Bush has insisted that U.S. troops would not leave until Iraqis were able to take over security for their country, and has repeatedly rejected setting a timetable for withdrawal because, he says, that would only embolden the insurgents.

The White House said, however, that Bush is open to new ideas. Bush will meet on Monday with the bipartisan Iraq Study Group that is expected to recommend alternative policies in its final report.

A suicide bomber killed 35 people at a police recruiting center in Iraq on Sunday in the bloodiest attack in months against recruits.

More than 2,800 American troops have been killed in Iraq since the 2003 U.S.-led invasion and the unpopular war was a key factor in last week's elections in which Bush's Republican Party lost majorities in the Senate and the House of Representatives.

White House Chief of Staff Josh Bolten said it was important that any action be taken in a way to ensure that Iraq can succeed and have a democratic government that can sustain and defend itself.

'OPEN TO FRESH IDEAS'

"It's hard for me to see how that can be done on a fixed timetable," Bolten said on ABC's "This Week" program. "But the president's open to fresh ideas here. Everybody's reviewing the situation."

Bush has asked Gen. Peter Pace, chairman of the military Joint Chiefs of Staff, to conduct a review at the Pentagon of Iraq strategy, and other national security agencies to do similar reviews, Bolten said.

Senate Democratic leader Harry Reid of Nevada said "we need to redeploy," but that the decision should be made by military officers in Iraq.

He said on "Face The Nation" program on CBS that he would not insist on a specific date for drawing down troops, but that a withdrawal should start within the next few months.


The White House says Bush is not to receive final recommendations from the Iraq Study Group -- led by James Baker, a former secretary of state with close ties to the Bush family -- in the Monday meeting.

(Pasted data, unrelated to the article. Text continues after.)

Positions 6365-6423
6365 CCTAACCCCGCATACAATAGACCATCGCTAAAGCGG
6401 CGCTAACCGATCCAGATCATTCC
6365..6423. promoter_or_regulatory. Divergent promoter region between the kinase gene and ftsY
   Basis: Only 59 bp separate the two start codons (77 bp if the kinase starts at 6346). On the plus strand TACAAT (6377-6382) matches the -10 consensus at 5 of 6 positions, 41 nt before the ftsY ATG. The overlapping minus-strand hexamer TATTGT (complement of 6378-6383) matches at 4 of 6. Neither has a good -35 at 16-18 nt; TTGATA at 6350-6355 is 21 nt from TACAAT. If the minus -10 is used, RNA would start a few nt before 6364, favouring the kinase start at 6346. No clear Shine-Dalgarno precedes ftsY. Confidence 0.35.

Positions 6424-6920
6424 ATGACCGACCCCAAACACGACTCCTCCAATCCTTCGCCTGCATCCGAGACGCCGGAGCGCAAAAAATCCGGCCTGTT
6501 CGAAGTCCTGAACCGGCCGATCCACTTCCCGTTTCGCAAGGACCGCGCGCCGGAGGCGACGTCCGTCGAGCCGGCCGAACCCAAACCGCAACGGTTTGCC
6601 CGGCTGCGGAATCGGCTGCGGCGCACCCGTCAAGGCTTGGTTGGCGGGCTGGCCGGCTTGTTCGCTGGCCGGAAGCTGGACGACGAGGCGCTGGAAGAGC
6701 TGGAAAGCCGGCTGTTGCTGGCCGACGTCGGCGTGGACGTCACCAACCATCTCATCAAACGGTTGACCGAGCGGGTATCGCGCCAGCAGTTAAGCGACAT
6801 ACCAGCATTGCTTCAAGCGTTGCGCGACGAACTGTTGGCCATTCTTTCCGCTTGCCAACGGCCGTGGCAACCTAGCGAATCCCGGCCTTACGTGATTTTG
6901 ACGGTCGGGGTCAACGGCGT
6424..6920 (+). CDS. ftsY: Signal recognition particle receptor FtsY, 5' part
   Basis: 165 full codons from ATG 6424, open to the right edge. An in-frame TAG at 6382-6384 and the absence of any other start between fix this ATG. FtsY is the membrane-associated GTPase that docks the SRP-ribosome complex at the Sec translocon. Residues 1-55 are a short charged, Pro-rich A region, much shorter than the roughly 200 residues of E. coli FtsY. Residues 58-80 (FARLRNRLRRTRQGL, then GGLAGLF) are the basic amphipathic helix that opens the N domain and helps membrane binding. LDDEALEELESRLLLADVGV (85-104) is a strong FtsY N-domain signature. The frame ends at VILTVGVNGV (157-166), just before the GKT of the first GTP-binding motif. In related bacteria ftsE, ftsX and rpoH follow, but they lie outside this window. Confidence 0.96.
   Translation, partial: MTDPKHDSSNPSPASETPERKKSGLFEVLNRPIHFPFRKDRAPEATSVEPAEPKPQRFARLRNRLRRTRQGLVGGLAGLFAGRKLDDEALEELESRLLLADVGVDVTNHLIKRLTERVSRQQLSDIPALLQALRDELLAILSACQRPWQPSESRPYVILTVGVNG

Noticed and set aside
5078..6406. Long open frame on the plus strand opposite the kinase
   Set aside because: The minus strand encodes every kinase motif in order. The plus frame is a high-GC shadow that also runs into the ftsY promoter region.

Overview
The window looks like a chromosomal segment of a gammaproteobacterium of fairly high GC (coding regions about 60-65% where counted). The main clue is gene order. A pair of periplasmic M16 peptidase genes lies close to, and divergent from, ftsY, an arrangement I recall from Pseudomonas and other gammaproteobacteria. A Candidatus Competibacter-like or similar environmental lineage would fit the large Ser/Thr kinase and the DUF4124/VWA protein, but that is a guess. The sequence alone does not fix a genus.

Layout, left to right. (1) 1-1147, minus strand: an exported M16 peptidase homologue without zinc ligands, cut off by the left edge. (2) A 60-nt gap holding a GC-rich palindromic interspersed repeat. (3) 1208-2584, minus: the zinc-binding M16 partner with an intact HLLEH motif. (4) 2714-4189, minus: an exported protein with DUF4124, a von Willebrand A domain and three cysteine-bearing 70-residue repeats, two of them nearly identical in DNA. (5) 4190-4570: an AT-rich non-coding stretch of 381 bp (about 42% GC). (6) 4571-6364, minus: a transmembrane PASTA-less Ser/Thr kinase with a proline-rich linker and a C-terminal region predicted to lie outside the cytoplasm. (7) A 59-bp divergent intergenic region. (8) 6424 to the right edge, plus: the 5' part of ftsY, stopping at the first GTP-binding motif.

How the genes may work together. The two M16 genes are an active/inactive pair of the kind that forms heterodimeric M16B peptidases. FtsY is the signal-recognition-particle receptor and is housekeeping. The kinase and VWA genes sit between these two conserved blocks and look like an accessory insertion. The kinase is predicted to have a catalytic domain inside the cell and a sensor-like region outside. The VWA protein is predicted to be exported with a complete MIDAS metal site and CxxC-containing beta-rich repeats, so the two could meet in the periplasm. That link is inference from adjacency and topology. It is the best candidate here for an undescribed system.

Bush chose a member of that panel, former CIA Director Robert Gates, to replace Defense Secretary Donald Rumsfeld, whose resignation was announced the day after elections gave control of Congress to Democrats for the first time since 1994.

Sen. Joseph Biden, a Delaware Democrat who is expected to head the Senate Foreign Relations Committee, said he was inclined to support Gates, whose nomination requires Senate approval.

"I know some of his views on Iraq. I know he wasn't of the Rumsfeld school. And to put it very, very bluntly, as long as he's not there, Rumsfeld is there," Biden said on ABC.

Biden called for an international conference on Iraq, that would include Iran, Syria and Turkey.
 

dilloduck

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Nope, if this goes the way it's looking, there will not be anyone rushing to greet anyone. If it goes the way it's looking, good luck with the 'all volunteer military,' if we need one anymore.
I haven't heard anyone proposing doing away with our military---is this all taking place in secret meetings too?
 
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Annie

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I haven't heard anyone proposing doing away with our military---is this all taking place in secret meetings too?
Why would we need one? We just follow the Euro example. BTW, notice this was sarcasm? So was the other.

Since when were you appointed what others can post about?
 
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Yep, Bush will 'lose' the illegal war he started, good luck to the Israelis and Iraqis:

http://powerlineblog.com/archives/015877.php
November 12, 2006
Say It Ain't So, W!

Tomorrow President Bush will meet with Jim Baker and Lee Hamilton to discuss the recommendations of the Iraq Study Group. The group's report will be issued next month, but presumably its conclusions have more or less taken shape. Based on the leaking that is currently going on, the news could hardly be worse:

A top U.S. intelligence official has been meeting with Middle East counterparts to discuss proposals expected from the Baker commission on Iraq, Middle East sources have told Newsday.
How's that for multilateralism? The report's conclusions apparently are being cleared in advance by Middle Eastern intelligence officials.

The proposals reportedly include an approach to Iran and Syria — a policy that Robert Gates, a member of the commission, has argued for.***

Rarely has a government report been more eagerly awaited than the one being prepared by former secretary of state James Baker and former congressman Lee Hamilton, an Indiana Democrat, about how the U.S. can leave Iraq.
I would have said the question is how the U.S. can win in Iraq.

The commission’s discussions are said to be focused on an option presented by a panel of experts that the United States concede that the situation in Iraq cannot be stabilized and make plans for a phased withdrawal of U.S. troops.